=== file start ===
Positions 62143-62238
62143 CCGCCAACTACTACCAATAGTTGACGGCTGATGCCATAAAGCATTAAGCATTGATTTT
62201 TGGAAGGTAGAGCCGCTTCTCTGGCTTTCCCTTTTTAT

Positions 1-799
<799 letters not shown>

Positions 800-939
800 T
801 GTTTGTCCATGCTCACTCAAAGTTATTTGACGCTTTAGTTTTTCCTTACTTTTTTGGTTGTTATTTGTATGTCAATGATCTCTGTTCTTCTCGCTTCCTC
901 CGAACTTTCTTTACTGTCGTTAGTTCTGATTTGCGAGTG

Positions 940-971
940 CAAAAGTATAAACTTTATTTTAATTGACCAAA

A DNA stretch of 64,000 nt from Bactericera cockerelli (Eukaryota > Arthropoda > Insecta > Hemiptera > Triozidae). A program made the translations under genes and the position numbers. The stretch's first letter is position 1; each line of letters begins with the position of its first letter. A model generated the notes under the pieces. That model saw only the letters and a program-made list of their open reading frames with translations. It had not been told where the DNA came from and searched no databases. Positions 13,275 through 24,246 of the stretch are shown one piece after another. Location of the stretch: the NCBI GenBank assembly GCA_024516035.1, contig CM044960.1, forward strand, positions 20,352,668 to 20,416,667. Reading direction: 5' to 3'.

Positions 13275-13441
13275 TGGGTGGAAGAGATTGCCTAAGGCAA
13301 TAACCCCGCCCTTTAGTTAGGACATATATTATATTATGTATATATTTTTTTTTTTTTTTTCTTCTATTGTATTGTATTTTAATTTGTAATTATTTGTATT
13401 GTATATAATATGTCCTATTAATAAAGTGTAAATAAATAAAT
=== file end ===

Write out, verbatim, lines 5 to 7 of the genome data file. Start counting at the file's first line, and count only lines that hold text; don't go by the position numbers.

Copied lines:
<799 letters not shown>

Positions 800-939
800 T